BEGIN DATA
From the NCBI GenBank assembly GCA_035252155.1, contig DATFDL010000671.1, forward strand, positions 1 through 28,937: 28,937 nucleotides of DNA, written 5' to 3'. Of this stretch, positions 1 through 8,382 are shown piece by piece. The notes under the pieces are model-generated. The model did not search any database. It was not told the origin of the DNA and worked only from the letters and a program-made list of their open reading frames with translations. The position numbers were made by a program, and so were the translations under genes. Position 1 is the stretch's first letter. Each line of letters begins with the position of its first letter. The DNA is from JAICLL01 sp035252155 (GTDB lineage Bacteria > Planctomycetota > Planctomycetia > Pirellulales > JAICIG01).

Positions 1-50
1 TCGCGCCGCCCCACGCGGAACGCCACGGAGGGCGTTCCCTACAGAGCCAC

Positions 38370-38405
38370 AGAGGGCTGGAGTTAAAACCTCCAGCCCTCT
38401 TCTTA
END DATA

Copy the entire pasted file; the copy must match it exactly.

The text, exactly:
From the NCBI GenBank assembly GCA_035252155.1, contig DATFDL010000671.1, forward strand, positions 1 through 28,937: 28,937 nucleotides of DNA, written 5' to 3'. Of this stretch, positions 1 through 8,382 are shown piece by piece. The notes under the pieces are model-generated. The model did not search any database. It was not told the origin of the DNA and worked only from the letters and a program-made list of their open reading frames with translations. The position numbers were made by a program, and so were the translations under genes. Position 1 is the stretch's first letter. Each line of letters begins with the position of its first letter. The DNA is from JAICLL01 sp035252155 (GTDB lineage Bacteria > Planctomycetota > Planctomycetia > Pirellulales > JAICIG01).

Positions 1-50
1 TCGCGCCGCCCCACGCGGAACGCCACGGAGGGCGTTCCCTACAGAGCCAC

Positions 38370-38405
38370 AGAGGGCTGGAGTTAAAACCTCCAGCCCTCT
38401 TCTTA